Waygo Blue taxis come at a price

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Waygo Blue taxis come at a price


A Waygo Blue taxi, left, and an air purifier installed inside it. [PARK MIN-JE]

Tago Solutions and Kakao Mobility launched a taxi-hailing service called Waygo Blue Wednesday.

Waygo Blue claims to offer a premium ride and guarantees to take any passenger even if the destination is very nearby. (Taxis in Korea frequently reject customers if the destination is too close.)

Tago Solutions is partnered with 50 taxi companies, so Waygo Blue is not competition for licensed taxi drivers as ride-hailing services are. It’s basically a new platform to connect taxis already on the road and passengers.

“Our cab drivers trained for this special service will offer a new type of experience,” said Oh Kwang-won, head of Tago Solutions. “Just like Starbucks, where people can experience better service, we will raise the reputation of our brand by providing a satisfying experience to every passenger.”

Waygo Blue charges the usual taxi fare with an additional 3,000 won ($2.60) charge for the call connecting the passenger and taxi. Adding to the 3,800 won basic taxi fee in Seoul, the price for a Waygo Blue ride starts at 6,800 won.

To check out the new service, a JoongAng Ilbo reporter called Waygo Blue to travel from Ogeum-dong in Songpa District, southern Seoul, to Jamsil Station, which is a 3.2 kilometers distance (1.99 miles).

At 7:44 a.m. on Thursday, this reporter opened Kakao T, Kakao’s taxi-hailing app. After entering the destination and selecting Waygo Blue from every Kakao T service, a notice appeared reading: “Requesting a Waygo Blue, applying 3,000 won fee. A 2,000 won commission is imposed if there’s a cancellation one minute after a taxi has been allocated.”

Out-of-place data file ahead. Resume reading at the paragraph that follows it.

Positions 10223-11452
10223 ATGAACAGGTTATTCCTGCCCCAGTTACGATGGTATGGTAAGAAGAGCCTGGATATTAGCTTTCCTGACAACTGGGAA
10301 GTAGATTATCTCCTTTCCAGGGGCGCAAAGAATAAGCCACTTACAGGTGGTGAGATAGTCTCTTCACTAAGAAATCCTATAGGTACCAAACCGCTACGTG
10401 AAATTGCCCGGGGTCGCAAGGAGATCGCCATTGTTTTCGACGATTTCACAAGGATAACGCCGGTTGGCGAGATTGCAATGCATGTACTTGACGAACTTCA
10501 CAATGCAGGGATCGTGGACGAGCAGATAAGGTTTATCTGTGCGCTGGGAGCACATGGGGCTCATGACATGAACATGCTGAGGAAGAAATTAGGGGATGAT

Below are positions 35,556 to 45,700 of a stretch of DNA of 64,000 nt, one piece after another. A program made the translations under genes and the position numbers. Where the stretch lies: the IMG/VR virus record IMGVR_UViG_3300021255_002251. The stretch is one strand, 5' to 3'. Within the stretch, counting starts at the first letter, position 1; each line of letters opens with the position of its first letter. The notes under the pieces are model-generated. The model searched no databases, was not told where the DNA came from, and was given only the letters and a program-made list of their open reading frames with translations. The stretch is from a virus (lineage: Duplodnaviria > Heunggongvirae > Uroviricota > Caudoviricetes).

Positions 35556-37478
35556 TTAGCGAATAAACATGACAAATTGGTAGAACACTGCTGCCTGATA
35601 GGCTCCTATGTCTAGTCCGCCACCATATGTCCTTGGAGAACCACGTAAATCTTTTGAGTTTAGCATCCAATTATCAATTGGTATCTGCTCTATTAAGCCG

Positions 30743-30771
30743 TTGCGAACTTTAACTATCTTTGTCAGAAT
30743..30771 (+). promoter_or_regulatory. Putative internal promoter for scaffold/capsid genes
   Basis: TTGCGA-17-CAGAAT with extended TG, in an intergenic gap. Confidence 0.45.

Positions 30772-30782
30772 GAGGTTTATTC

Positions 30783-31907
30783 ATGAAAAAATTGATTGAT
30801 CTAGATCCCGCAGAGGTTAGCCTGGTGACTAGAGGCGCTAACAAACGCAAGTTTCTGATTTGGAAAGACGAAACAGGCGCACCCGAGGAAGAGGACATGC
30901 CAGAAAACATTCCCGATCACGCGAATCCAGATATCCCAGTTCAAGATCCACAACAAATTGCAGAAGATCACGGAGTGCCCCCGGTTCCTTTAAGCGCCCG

Luckily, a Waygo Blue that was nine minutes away was matched.

Waygo Blue is its initial trial service and currently only has 100 vehicles deployed. Due to this, not every passenger gets lucky with Waygo Blue.

The day before at 8 p.m. in Gangnam District, southern Seoul, the same reporter called Waygo Blue for 10 minutes but was not allocated a taxi. A text appeared reading, “There isn’t an available Waygo Blue.”

After waiting nine minutes, a white vehicle with Waygo Blue written in blue letters on its side arrived. Looking at the vehicle from the front, it was not easy to differentiate from an average taxi.

Inside the Hyundai Moto Sonata, the report couldn’t tell much of a difference from an average taxi except the vehicle was obviously new. A competing taxi-hailing service called Tada distinguished itself from existing taxis by offering vehicles that can fit 11 passengers.

The car was pleasant inside. The seats and floor were neatly cleaned. An air purifier in the middle of the front two seats was running.

Apart from asking the exact location to get off and the driving route, the driver didn’t speak at all. He was wearing a uniform.

Except for sounds from the taxi-hailing app, the only sound in the car’s interior was classical music.

The taxi moved so slowly that the reporter started to feel frustrated. For the sake of offering a premium driving experience, the driver seemed to be denying himself the impatient quirks of normal taxi drivers - accelerating fast, cutting into lanes - and just followed a long line of cars in a lane. The driver never honked.

At the destination, the meter showed 6,000 won after around 10 minute of riding. Adding up the call fee, the total cost was 9,000 won.

The reporter felt the extra 3,000 won was a bit of a waste. A normal taxi could have possibly been even faster. Waygo’s proudest claim of not denying any passenger doesn’t mean much when there are only 100 Waygo Blue taxis.

But Waygo could prove itself in the future when it has many more taxis on the roads - and when a customer is willing to pay extra for a stress-free ride when taxis are hard to find.

BY PARK MIN-JE [jin.minji@joongang.co.kr]
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